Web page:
In her book Rising Strong author and social scientist/researcher, Brené Brown, shares stories of people from many walks of life who have bravely tried, fallen, and risen to try again with strength and determination. Dr. Brown interviewed leaders, teachers, members of the clergy, artists, people in committed, long-term relationships and parents struggling with one of the hardest jobs on earth, and gained insight into how people find the courage to rise again after falling.
One common denominator in every human life is experiencing failure and falling short of our intended goal. Since most of our endeavors have an audience, whether large or small, we may hesitate to pursue something difficult for fear of public embarrassment.
The stories gleaned from Dr. Brown’s study include people who have suffered major failures, such as the loss of a job or a failed relationship, as well as those who have fallen short in smaller ways. Conflicts between family members and co-workers can cause emotional pain and reveal our vulnerability.
In Rising Strong, the third in a series of self-help volumes, Brown reveals secrets of people who learn to ‘lean in’ to the pain and discomfort of life’s losses and failures and emerge stronger and more resilient with a greater capacity for empathy and compassion.
Rising Strong describes a three-step process for rebounding from life’s painful failures and losses. Regardless of the nature or degree of falling involved, this formula has been proven to achieve positive results.
Reckoning with our failures involves taking an honest look not only at what went wrong but at what we are feeling as a result of the experience. When we go through a divorce or break-up of a close relationship, our instinct might be to withdraw and shut down or strike back in anger.
In the process of reckoning, Dr. Brown warns against denying the truth about what happened. Only when we take ownership of our life story will we be able to bring about desired changes.
Do we tell ourselves we are not good enough, not smart or attractive enough, or that the other person is bad, unfeeling and cruel? We are allowed to have those thoughts, but not to stop there. We must honestly and bravely seek the truth about what hurt us and be willing to feel the hurtful emotions instead of running from them.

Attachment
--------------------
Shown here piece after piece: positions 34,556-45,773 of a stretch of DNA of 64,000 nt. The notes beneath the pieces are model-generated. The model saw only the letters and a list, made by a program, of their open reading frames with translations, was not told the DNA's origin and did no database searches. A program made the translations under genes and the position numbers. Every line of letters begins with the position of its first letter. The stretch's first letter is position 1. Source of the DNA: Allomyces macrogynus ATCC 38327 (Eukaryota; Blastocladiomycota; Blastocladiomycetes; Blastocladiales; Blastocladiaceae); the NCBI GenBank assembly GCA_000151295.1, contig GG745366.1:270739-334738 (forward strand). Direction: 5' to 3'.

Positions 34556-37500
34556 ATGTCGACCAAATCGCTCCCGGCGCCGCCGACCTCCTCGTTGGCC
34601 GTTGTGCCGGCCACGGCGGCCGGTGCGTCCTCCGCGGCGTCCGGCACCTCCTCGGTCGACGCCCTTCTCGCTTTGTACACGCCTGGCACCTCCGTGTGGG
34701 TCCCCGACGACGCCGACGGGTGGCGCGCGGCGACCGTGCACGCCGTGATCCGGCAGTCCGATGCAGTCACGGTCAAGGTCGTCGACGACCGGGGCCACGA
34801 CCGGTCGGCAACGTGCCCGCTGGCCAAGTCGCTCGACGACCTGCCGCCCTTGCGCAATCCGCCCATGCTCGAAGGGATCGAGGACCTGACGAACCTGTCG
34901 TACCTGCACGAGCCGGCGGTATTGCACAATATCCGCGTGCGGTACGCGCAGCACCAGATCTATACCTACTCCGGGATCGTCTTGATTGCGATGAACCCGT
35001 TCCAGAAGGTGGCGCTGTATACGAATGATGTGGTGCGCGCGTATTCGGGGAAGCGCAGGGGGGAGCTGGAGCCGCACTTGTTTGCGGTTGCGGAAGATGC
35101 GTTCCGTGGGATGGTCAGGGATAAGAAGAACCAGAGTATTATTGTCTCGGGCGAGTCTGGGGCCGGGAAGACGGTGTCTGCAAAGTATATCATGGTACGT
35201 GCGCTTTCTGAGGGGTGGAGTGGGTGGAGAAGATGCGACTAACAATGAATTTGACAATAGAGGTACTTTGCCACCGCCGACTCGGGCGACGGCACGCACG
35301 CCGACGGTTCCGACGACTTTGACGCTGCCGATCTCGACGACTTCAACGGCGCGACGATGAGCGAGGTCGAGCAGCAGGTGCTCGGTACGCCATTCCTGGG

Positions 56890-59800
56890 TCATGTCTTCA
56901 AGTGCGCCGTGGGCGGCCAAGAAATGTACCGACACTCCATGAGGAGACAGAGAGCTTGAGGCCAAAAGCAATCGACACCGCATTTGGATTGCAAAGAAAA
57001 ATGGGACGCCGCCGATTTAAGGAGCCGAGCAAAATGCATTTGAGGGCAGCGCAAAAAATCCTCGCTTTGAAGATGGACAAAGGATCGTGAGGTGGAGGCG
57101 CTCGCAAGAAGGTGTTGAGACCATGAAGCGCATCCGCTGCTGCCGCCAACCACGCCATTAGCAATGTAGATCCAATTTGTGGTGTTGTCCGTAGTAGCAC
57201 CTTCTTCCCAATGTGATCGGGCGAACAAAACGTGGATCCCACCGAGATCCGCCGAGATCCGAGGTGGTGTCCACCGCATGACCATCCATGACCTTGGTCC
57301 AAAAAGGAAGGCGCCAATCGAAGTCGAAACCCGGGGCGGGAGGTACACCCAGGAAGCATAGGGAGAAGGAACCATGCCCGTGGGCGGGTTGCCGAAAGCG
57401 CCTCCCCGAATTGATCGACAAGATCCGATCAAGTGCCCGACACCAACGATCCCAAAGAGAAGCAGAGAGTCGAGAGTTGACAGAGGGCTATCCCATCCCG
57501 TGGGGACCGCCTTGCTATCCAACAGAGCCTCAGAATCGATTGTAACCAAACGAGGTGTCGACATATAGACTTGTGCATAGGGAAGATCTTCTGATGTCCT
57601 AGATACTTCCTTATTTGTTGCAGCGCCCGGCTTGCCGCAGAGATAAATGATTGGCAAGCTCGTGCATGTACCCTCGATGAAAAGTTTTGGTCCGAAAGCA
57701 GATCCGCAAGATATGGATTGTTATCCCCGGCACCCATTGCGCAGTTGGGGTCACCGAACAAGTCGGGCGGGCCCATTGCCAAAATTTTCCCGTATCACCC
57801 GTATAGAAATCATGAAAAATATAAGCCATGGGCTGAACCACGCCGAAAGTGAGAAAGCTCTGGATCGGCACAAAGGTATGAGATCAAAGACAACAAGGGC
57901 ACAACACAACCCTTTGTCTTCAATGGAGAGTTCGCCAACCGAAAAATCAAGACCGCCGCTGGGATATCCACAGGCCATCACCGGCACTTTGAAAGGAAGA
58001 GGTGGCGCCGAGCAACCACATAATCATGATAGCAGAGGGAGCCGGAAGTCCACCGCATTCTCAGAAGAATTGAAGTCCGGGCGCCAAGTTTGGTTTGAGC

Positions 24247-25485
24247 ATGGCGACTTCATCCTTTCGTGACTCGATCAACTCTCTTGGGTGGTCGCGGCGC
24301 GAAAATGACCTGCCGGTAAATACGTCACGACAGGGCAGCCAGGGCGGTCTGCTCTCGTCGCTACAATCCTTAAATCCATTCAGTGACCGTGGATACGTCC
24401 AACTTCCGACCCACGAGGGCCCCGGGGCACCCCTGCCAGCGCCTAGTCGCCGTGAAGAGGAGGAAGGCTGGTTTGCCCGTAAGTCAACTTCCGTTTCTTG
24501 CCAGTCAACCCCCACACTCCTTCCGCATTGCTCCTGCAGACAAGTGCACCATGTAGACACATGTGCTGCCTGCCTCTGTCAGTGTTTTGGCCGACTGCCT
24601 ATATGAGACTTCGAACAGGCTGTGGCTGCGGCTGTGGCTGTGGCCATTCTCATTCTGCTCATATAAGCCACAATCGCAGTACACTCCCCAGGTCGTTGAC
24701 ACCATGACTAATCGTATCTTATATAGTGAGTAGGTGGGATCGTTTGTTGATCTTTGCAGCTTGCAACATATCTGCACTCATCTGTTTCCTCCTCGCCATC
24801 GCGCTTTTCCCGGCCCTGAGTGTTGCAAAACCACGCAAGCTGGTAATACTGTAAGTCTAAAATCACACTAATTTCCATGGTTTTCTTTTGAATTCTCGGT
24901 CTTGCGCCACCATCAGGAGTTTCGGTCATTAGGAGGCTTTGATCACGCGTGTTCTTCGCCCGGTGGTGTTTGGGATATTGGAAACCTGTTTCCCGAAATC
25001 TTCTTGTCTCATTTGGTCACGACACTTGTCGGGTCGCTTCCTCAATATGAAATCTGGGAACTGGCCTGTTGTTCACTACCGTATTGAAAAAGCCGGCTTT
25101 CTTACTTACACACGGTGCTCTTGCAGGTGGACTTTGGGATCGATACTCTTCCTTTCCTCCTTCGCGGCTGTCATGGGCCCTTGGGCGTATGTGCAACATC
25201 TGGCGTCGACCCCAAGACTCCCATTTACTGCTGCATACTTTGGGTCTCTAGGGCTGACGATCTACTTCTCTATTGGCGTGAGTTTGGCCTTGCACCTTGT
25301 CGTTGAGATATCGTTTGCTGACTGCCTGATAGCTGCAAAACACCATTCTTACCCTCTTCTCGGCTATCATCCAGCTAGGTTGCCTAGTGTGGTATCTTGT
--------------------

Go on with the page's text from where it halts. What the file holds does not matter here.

This is where the hardest work is done, and it cannot be accomplished without strong resolve. The way out of our hurt has to be through it. As hard as it can be to explore feelings we would rather bury, the exploration is necessary. Dr. Brown shares insights from people who have done the work and shared their experiences.
Once this work (rumbling) is done, we must scrutinize the results to discover the difference between the initial story we tell ourselves and the more objective story that evolves. It would be easier to deny the facts of our story and withdraw into our painful emotions, but this path would never lead us out of the darkness of self-deception into the light of self-discovery.
After we step out bravely and look ourselves squarely in the eye, feel the emotions of pain, fear, anger or shame generated by our mirror encounter, we can begin to make real changes in ourselves and our lives.
We can stop telling ourselves that this is catastrophic, that the other person is bad and untrustworthy, that our lives and safety are being threatened. We can pause and search for the actual facts of the situation and ask ourselves whether the objective facts match our destructive narrative.
Having learned to carry on conversations with ourselves, we can then go a step further and open up dialog with the people in our lives we feel have hurt us. Instead of angry, defensive language, we can speak with honesty and objectivity, and often diffuse a potentially explosive, toxic, and ineffective encounter.
Just showing up, putting yourself out there, whether in a new relationship, a job application, running for public office, or sharing your creativity with the world, means being vulnerable to failure and falling.
We shrink from the pain that is part of the process of trying and failing. We may hear voices saying we should not bemoan our losses and failures because others have much worse situations to deal with.
The truth is, anytime we suffer, fall, and rise strong, we learn how to care a little more and show more empathy for other people’s pain and losses. By working the process we can revolutionize our own little world and make the world at large a better place to live.
For more information about Rising Strong and Brené Brown, visit her website